Alexander McCall Smith’s information to Zoom etiquette (do you know it’s unhealthy kind to wave?)


When I was a boy there was a detective named Dick Tracy. He still exists somewhere in the weird world of immortal comic book characters, even after having been on active service since 1931 when he was first introduced to the public.

Tuesday, February 9, 2021, 4:45 p.m.

“/>Video conferencing is a form of technology that is relatively new to Alexander McCall Smith and many other people (Image: Getty Images / iStockphoto).Video conferencing is a form of technology that is relatively new to Alexander McCall Smith and many other people (Image: Getty Images / iStockphoto).

Like all of these characters, he intends to be his enemy, in his case a flattop Jones whose aim is to murder him.

Tracy also has a girlfriend, Tess Trueheart, whom he married in 1949 and with whom he had a daughter, Bonnie Braids. More important than this sideline, however, was Tracy’s famous two-way wristwatch. My ten-year-old looked longingly at pictures of Tracy speaking on his wrist. I knew that such things could never be, but one could always dream.

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This desire for nifty gadgets was well understood by James Bond author Ian Fleming, whose creation Q designed all kinds of gadgets for Sean Connery and his successors.

Car ejection seats and machine guns hidden in Bond’s Aston Martin were none other than the device revealed in Goldfinger – a working, car-mounted GPS device that Bond used to track the progression of villain Auric Goldfinger on his way could follow his hiding place. It seemed so unlikely that it led to giggling disbelief. Fun but impossible.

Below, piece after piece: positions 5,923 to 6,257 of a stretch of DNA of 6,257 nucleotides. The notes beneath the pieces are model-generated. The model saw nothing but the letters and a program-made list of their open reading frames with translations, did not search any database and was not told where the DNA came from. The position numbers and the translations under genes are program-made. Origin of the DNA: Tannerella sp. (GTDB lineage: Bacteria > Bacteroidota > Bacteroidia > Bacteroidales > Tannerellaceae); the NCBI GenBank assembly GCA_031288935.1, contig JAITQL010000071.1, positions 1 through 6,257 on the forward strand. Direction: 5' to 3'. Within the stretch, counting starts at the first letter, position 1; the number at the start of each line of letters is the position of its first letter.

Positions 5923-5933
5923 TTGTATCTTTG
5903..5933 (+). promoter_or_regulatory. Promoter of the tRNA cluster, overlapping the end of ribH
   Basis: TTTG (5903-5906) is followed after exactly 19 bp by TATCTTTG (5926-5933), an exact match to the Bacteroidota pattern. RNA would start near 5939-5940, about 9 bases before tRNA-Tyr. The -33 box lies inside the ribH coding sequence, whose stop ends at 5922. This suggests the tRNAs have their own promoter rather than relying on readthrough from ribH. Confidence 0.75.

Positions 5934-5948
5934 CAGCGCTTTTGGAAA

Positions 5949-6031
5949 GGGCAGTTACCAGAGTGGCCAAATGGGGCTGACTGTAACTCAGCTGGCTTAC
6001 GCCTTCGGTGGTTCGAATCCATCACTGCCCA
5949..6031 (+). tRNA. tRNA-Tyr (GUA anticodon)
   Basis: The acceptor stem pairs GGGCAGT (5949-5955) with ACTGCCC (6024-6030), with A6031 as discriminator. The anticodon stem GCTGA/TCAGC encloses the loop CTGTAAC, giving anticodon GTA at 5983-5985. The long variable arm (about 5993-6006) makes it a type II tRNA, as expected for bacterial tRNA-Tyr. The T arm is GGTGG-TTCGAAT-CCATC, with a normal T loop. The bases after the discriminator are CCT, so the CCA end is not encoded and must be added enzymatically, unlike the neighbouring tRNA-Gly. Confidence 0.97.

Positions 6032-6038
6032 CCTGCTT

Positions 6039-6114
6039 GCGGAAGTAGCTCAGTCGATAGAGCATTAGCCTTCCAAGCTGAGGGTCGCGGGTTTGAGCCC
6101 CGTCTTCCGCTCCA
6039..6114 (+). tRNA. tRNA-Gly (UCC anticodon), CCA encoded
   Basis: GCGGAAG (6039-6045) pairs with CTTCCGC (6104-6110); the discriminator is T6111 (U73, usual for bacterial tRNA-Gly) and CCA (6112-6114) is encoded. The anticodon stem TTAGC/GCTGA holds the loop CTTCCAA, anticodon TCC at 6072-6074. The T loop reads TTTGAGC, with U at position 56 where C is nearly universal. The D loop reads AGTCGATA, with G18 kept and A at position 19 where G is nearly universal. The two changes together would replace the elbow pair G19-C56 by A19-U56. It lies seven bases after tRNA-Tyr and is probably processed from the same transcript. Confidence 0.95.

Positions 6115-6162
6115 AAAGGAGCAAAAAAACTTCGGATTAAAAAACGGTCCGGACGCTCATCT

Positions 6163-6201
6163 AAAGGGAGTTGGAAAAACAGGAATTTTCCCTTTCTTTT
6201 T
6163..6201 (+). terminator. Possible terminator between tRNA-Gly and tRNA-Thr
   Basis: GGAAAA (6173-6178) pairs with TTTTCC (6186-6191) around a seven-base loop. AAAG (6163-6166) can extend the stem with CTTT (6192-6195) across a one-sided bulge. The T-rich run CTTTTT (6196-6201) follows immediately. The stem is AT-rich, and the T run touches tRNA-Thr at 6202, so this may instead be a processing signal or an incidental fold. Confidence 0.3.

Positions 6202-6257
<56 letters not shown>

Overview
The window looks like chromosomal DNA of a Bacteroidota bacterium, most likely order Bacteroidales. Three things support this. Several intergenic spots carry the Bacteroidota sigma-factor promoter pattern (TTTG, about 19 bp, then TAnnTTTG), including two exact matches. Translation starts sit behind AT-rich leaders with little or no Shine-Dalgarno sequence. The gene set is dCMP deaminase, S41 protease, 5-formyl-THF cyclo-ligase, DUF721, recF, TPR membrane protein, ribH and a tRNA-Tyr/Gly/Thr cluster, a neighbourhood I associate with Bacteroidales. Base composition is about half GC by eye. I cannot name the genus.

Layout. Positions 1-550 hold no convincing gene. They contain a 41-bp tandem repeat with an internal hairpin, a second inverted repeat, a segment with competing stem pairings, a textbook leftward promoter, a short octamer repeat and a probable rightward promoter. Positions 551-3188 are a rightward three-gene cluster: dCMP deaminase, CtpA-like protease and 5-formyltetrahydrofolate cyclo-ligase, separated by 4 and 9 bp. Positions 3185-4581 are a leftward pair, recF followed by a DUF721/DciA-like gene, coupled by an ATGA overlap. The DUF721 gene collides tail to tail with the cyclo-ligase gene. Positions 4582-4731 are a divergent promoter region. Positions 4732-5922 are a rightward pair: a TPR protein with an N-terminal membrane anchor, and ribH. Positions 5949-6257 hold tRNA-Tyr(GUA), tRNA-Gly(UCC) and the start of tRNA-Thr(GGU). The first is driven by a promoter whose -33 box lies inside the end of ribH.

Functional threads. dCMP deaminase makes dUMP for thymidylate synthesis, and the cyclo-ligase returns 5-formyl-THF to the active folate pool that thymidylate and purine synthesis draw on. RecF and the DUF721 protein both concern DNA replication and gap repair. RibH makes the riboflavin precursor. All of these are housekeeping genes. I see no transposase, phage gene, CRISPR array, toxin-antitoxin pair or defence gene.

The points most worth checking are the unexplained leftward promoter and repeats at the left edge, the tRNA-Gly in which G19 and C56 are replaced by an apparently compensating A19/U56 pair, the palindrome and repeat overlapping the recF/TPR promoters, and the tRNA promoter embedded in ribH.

But then everything happened, and Tracy’s wrist radio looks as primitive as a crystal radio, while Bond’s GPS arrangements look a little awkward. Technology has a way of sneaking in on us and making even the inventions of the day before yesterday seem hopelessly old-fashioned.

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Here’s the absolute best thing to do in a video conference call – Susan Morrison

Almost within reach

“/> Queen Elizabeth II during a video call from Windsor Castle to members of the armed forces around the world (Image: Buckingham Palace)

So it was with Zoom, the video communication platform that has changed the way we work and, to some extent, the way we lead our social lives.

How many of us had even heard of Zoom a little over a year ago, let alone incorporated it into our vocabulary and lives with such enthusiastic and open arms? But here we are all, zooming out several times a day.

With Zoom we can be in a virtual space together when we are separately in Los Angeles, Melbourne and Edinburgh. The images we get of each other can be crystal clear, the sound as bright and undistorted as in a real physical meeting.

The distance does not shrink to anything; All we can’t do yet is touch each other or transmit disease. At a distance, teachers can talk to students. Doctors can examine patients; Business people can haggle and bargain; Lovers can watch one another; Even weddings and funerals can be attended remotely.

Parish clerk Jackie Weaver became famous after a stormy meeting of the Handforth Parish Council (Image: Handforth Parish Council / PA Wire)